The Washington Post

The truth about the great financial meltdown: Round 2


My last column, looking at five myths and misconceptions that have emerged since the financial crisis first surfaced five years ago, clearly hit a nerve. It elicited more than 500 online comments, an unusually large response. Most commenters were critical of what I wrote, which is par for the course.

The major criticism, as I determined with assistance from my colleague Omar Akhtar — between us, we actually read all the comments — was of my first point: that having the government do nothing was not a realistic option. Dozens of commenters said that cleaning up the mess should have been left to the private markets, which would have done things better than the Federal Reserve, Treasury and the rest of the government did.

Allan Sloan is a columnist for The Washington Post. He is a seven-time winner of the Loeb Award, business journalism's highest honor. View Archive

What most of those people probably don’t realize, though, and what I had no room to discuss in my last column, is that private markets took the first big swing at recapitalizing troubled financial institutions — and struck out.

By my count, eight capital-needy American companies — Citigroup, Fannie Mae, Freddie Mac, Lehman Brothers, Merrill Lynch, Morgan Stanley, Wachovia and Washington Mutual — raised a total of $93 billion from investors from late 2007 to July 2008. That’s a lot of money. Much of it came from some of the best, brightest and richest investors in the world, ranging from TPG Capital (WaMu) to Davis Selected Advisors (Merrill) to sovereign wealth funds from Kuwait and Abu Dhabi (Citi). The full list is on

Oops. Those savvy, deep-pocketed investors sustained staggering losses in the blink of an eye, as the world’s financial problems rapidly worsened. After that, without government backing there wasn’t going to be much private capital for troubled institutions. That’s why Uncle Sam had to step in.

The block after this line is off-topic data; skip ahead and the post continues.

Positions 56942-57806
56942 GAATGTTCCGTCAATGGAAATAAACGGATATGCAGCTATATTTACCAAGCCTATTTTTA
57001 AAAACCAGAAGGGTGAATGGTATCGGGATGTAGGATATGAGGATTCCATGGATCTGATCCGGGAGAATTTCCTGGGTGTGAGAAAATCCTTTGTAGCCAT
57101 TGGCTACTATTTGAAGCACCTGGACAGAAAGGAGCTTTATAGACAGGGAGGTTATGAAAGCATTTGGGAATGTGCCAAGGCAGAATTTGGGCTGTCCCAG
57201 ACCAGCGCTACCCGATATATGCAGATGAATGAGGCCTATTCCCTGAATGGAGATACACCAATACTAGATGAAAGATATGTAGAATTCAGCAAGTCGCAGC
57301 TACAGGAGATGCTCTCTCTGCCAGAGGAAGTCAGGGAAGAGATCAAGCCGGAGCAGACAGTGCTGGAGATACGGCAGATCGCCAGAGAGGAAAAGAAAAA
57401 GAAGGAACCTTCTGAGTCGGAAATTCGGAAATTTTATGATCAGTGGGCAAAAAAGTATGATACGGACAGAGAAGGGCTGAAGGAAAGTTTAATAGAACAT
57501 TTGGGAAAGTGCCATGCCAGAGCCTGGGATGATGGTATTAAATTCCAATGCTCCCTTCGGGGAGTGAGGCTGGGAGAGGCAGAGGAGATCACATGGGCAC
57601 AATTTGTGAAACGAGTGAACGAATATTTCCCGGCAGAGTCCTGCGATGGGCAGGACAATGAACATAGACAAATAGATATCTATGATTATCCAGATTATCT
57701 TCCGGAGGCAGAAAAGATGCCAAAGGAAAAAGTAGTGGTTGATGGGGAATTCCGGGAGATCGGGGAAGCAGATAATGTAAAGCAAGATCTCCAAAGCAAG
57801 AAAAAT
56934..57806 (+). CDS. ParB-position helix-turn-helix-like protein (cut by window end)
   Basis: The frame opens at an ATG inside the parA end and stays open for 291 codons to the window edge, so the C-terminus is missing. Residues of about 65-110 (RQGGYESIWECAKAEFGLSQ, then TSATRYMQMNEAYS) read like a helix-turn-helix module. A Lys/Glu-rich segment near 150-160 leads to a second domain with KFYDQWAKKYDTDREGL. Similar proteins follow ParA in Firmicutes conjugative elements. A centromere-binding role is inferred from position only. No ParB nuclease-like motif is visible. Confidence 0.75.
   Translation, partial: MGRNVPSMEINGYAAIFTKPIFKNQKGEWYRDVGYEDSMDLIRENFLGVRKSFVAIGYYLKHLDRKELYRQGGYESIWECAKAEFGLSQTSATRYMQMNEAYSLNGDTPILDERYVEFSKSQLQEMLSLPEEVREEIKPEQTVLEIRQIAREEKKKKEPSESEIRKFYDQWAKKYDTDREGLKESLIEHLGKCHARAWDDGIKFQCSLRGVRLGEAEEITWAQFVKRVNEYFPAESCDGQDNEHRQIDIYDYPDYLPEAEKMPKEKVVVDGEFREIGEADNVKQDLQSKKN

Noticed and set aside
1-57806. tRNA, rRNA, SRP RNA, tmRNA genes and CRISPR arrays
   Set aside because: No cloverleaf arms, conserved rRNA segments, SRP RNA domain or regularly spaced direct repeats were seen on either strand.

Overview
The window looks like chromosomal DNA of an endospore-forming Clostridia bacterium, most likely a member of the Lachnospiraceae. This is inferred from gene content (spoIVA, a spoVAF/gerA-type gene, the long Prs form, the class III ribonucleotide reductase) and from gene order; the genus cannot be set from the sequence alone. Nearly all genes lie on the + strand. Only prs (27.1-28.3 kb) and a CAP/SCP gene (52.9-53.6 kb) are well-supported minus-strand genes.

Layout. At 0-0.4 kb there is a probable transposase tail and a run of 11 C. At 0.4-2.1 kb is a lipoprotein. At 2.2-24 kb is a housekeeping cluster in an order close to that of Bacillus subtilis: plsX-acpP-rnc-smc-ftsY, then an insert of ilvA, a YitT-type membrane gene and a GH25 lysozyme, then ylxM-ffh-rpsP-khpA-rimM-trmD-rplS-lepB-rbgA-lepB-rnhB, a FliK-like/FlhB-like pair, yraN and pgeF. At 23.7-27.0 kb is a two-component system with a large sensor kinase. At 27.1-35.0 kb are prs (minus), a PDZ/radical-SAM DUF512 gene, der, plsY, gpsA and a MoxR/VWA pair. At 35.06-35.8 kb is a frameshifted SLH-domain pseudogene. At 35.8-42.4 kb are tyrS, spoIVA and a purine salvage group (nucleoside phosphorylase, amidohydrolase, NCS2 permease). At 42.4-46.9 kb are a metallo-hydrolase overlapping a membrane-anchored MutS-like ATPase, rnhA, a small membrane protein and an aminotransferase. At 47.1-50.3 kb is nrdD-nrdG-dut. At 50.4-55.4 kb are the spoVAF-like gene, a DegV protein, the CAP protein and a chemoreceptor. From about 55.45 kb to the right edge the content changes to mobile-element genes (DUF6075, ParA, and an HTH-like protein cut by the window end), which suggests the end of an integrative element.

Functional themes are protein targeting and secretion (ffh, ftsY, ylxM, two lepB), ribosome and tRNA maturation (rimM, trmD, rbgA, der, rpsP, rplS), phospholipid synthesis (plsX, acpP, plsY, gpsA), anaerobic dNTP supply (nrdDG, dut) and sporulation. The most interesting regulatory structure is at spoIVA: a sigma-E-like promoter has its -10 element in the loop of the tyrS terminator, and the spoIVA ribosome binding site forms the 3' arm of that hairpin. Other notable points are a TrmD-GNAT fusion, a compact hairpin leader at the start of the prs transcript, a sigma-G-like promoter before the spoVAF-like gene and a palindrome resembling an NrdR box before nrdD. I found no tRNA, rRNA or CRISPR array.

The alternate complaint — that the government should have nationalized troubled institutions — sounds plausible, too. But that strategy stood no chance of working, regardless of how things played out in other countries. First, seizure would have resulted in endless litigation. Second, there were practical problems. For example, when I looked into the consequences of the government nationalizing Citi, I discovered (from independent third parties) that Citi most likely would have had to surrender lucrative franchises in several foreign countries that don’t allow banks there to be owned by foreign governments.

The other widespread criticism was of my last point: that although the government lowered some mortgage loan standards, the debacle is primarily the private sector’s fault. I was attacking the oh-so-convenient myth that private markets are blameless and pure, that the whole problem comes from misguided government efforts to help “those people” get homes they couldn’t afford. Many commenters were, shall we say, displeased.

Well, let’s see. Most of the bad mortgages were made to supposedly qualified borrowers, without pressure from the government. Lenders required little in the way of down payments or credit checks; they wanted to juice up their loan volume. Credit-rating agencies gave AAA ratings to trash, to keep fee income flowing. Yield-hungry investors snapped up garbage that bore the agencies’ imprimatur. Private enterprise all the way.

Credit default swaps and other esoterica spread the problems worldwide, magnified losses and put even the soundest institutions at risk. That’s because if giant, less sound institutions had failed
en masse, they would have defaulted on their obligations to their sounder trading partners.

We also need to remember that for all the criticism (including mine) of particular tactics, Henry Paulson Jr., Timothy F. Geithner and Ben S. Bernanke bailed out the U.S. financial system at no net expense to America’s taxpayers. An impressive achievement.

Instead of a discussion about what happened, we’ve gotten into a government-vs.-free-market shoutfest. These fragmented days, many people tend to see things in black-and-white terms, in ways that reinforce what they want to believe. The real world is more complicated than that. Black and white have their places — but to understand the financial meltdown, you need to see some gray. 

Sloan is Fortune magazine’s senior editor at large. To read his previous columns, go to

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